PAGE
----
miércoles, 29 de marzo de 2017

Salón do Libro

Next friday, 7 April, a group of our pupils will enjoy the opportunity to listen Polish Poet, Grażyna Wojcieszko, who wil visit our school as an activity promoted by Salón do Libro de Pontevedra.

She will be accompanied by Galician poet Yolanda Castaño, director of the event.  

Grażyna Wojcieszko

https://en.wikipedia.org/wiki/Gra%C5%BCyna_Wojcieszko (Wikipedia in English )

martes, 28 de marzo de 2017


A couple who fought to change things  (and they got it)
“Guess Who’s Coming to Dinner” is a Drama which takes place in the USA in the 1960s.  The film was made just in the year 1967, when the Supreme Court abolished the laws which still banned interracial marriages in some southern states. 

In this social background, 23-year-old Joanna Dreyton returs home from a holiday in Hawaii with her smart fiancé, 38-year-old Dr. John Prentice, who happens to be a negro.

To Joanna’s parents this represents a shock, because, although they had brought her up in the idea that black and white people were equal, they were not really prepared to see their daughter marrying a black man, even though he was the son-in-law any family would fancy for their beloved girl (“We told her it was wrong to believe that white people were superior to black people.  But we never added,’ never fall in love with a coloured man’).  He was a doctor who was carrying out some really efficient health programme in Africa, which was saving thousands of lives, and was travelling around the world giving lectures about this matter.  Not to mention that he was handsome, sensible, gentle and educated.

One of the most surprising reactions is the Draytons' black  servant’s, who cannot even believe that a black man can be a doctor and she happens to be the most racist character in the film. -‘I don’t want a man of my own race getting above himself’.

A major point in the film is the coincidence between both fathers and both mothers in their point of view on the marriage.  Both mothers appeal to feelings and they support the couple because they are very much in love with each other, whereas the fathers are more worried about the huge difficulties the couple will have to face in a society which has changed their laws, but not the way they think about interracial marriages.  - ‘Have you thought what people will say about you?  And say they changed the law,  that will not change the way people feel about these things.’

On the other hand, it is also basic to highlight the different views of the racial situation between the younger generation and the older generation.  Doctor Prentice tells his father,’ you think of yourself as a black man, I think of myself as a man’.  The change has started for the young generation and, despite the fact they know they will have to face social contempt, they are optimistic and believe the change cannot be stopped.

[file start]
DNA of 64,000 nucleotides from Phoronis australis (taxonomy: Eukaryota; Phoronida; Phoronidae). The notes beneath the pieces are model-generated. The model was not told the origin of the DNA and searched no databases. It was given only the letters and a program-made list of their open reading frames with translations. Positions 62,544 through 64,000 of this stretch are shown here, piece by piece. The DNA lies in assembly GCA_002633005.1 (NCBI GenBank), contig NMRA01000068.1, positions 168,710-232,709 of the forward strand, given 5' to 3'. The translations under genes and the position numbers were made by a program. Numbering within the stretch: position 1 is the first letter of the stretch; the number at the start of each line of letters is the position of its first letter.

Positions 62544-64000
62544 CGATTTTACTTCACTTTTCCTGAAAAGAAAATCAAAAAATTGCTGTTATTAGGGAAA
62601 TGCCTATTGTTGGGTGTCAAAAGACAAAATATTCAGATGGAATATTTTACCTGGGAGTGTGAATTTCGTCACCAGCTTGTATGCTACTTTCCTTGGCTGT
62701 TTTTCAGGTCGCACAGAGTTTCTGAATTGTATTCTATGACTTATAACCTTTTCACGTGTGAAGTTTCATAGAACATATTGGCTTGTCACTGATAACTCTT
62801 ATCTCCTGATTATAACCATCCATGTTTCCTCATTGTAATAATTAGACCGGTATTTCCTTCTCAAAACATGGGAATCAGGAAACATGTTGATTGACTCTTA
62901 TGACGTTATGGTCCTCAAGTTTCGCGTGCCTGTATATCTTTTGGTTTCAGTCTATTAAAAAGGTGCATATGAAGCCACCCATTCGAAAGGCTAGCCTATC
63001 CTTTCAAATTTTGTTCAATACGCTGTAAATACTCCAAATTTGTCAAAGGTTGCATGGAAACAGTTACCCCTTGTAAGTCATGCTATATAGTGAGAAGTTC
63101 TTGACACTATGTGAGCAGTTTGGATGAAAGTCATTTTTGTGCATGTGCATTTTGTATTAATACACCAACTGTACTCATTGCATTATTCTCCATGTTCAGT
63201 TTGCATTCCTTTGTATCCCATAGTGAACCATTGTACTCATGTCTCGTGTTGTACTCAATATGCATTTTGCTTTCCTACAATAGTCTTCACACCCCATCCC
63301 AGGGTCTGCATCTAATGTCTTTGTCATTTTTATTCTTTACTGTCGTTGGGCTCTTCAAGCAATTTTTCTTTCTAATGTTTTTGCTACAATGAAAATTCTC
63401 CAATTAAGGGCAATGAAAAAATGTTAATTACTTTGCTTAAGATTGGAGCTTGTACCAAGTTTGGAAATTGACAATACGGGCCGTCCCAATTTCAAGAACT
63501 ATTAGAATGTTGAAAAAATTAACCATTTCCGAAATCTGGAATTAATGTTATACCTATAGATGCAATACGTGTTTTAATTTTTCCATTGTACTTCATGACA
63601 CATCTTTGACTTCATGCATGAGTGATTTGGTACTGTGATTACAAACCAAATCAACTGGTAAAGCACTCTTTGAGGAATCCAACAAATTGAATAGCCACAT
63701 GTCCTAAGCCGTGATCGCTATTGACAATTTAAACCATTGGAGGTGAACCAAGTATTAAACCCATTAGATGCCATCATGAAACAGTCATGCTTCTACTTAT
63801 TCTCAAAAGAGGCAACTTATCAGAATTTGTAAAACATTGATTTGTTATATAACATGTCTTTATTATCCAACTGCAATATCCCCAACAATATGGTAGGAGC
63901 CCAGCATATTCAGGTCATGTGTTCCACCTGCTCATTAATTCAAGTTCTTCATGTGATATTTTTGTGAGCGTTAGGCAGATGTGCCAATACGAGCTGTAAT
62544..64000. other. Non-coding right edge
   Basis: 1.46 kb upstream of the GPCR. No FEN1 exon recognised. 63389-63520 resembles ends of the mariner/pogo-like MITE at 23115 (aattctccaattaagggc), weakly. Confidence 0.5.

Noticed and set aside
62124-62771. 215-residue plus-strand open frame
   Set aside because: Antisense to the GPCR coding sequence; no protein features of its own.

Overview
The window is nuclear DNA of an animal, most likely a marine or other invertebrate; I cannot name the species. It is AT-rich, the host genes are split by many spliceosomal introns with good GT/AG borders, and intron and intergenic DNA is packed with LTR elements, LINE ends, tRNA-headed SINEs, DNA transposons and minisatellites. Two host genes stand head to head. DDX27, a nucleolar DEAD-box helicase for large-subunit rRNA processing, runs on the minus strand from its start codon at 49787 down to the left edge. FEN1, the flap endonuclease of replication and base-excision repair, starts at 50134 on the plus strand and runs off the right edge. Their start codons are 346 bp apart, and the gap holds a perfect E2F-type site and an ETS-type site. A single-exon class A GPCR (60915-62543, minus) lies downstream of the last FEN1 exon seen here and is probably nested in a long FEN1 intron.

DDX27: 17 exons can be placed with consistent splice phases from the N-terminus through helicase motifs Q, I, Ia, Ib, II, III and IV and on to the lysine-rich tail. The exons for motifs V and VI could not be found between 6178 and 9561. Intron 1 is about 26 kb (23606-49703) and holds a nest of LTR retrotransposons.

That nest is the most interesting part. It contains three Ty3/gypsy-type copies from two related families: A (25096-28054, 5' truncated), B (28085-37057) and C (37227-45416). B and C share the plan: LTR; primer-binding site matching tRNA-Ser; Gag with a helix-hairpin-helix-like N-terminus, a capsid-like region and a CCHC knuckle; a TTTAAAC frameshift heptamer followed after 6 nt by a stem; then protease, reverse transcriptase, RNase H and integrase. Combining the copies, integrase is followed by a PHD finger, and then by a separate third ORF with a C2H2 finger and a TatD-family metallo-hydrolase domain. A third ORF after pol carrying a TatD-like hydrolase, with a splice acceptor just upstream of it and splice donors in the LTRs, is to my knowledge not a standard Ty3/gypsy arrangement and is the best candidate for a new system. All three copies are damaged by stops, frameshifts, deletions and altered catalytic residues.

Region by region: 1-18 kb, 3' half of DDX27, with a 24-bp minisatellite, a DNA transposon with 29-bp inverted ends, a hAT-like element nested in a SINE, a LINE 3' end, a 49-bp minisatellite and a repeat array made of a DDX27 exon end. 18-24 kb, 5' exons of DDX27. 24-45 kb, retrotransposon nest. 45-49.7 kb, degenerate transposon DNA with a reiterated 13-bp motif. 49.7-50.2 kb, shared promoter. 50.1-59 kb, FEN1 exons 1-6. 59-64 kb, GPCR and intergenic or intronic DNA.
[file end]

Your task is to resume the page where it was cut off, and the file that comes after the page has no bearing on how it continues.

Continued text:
Finally, a curious coincidence.  Joanna dreamt her son would be president- quite a wonderful mother’s dream.  Curiously enough President Barak Obama was born in 1961.  A whole generation were fighting for equality, they had faith in it, some black leaders like M. Luther King and lots of other anonymous people were killed for it,  and it seems that eventually they reached it.

They lived in a racist society.

      They struggled for real equality.

                                       It seems they have finally reached it.

  Written in 2011: Arturo Neira.

martes, 7 de marzo de 2017

To The Indifferent Women

A Sestina
You who are happy in a thousand homes, 
Or overworked therein, to a dumb peace; 
Whose souls are wholly centered in the life 
Of that small group you personally love; 
Who told you that you need not know or care 
About the sin and sorrow of the world? 

Do you believe the sorrow of the world 
Does not concern you in your little homes? — 
That you are licensed to avoid the care 
And toil for human progress, human peace, 
And the enlargement of our power of love 
Until it covers every field of life? 

The one first duty of all human life 
Is to promote the progress of the world 
In righteousness, in wisdom, truth and love; 
And you ignore it, hidden in your homes, 
Content to keep them in uncertain peace, 
Content to leave all else without your care. 

Yet you are mothers! And a mother's care 
Is the first step toward friendly human life. 
Life where all nations in untroubled peace 
Unite to raise the standard of the world 
And make the happiness we seek in homes 
Spread everywhere in strong and fruitful love. 

You are content to keep that mighty love 
In its first steps forever; the crude care 
Of animals for mate and young and homes, 
Instead of pouring it abroad in life, 
Its mighty current feeding all the world 
Till every human child can grow in peace. 

You cannot keep your small domestic peace 
Your little pool of undeveloped love, 
While the neglected, starved, unmothered world 
Struggles and fights for lack of mother's care, 
And its tempestuous, bitter, broken life 
Beats in upon you in your selfish homes. 

We all may have our homes in joy and peace 
When woman's life, in its rich power of love 
Is joined with man's to care for all the world. 

Gender equality

Emma Watson's UN speech.   He for sShe.  

Important points
If you still think of Emma Watson as Harry Potter’s cute, clever pal Hermione Granger, then you’ve got to read this. Now a United Nations Goodwill Ambassador in addition to being an A-list actress, Emma is spearheading a new international campaign that aims to tackle gender equality around the world. Called HeForShe, this U.N.-sponsored initiative focuses on getting men involved in the fight for equal rights for women. To launch the campaign, Emma took the floor at the U.N. headquarters in New York on Saturday with guns blazing, explaining why feminism isn’t a dirty word, how men are also disadvantaged by a patriarchal society, and why both sexes have to step up to the plate to help advance women’s rights worldwide. Check out some of the most emotional points from her provocative speech, which earned raves from the U.N. audience:
1. The gender-equality movement is not anti-men: "I was appointed as Goodwill Ambassador for U.N. Women six months ago, and the more I've spoken about feminism, the more I have realized that fighting for women's rights has too often become synonymous with man-hating. If there is one thing I know for certain, it is that this has to stop."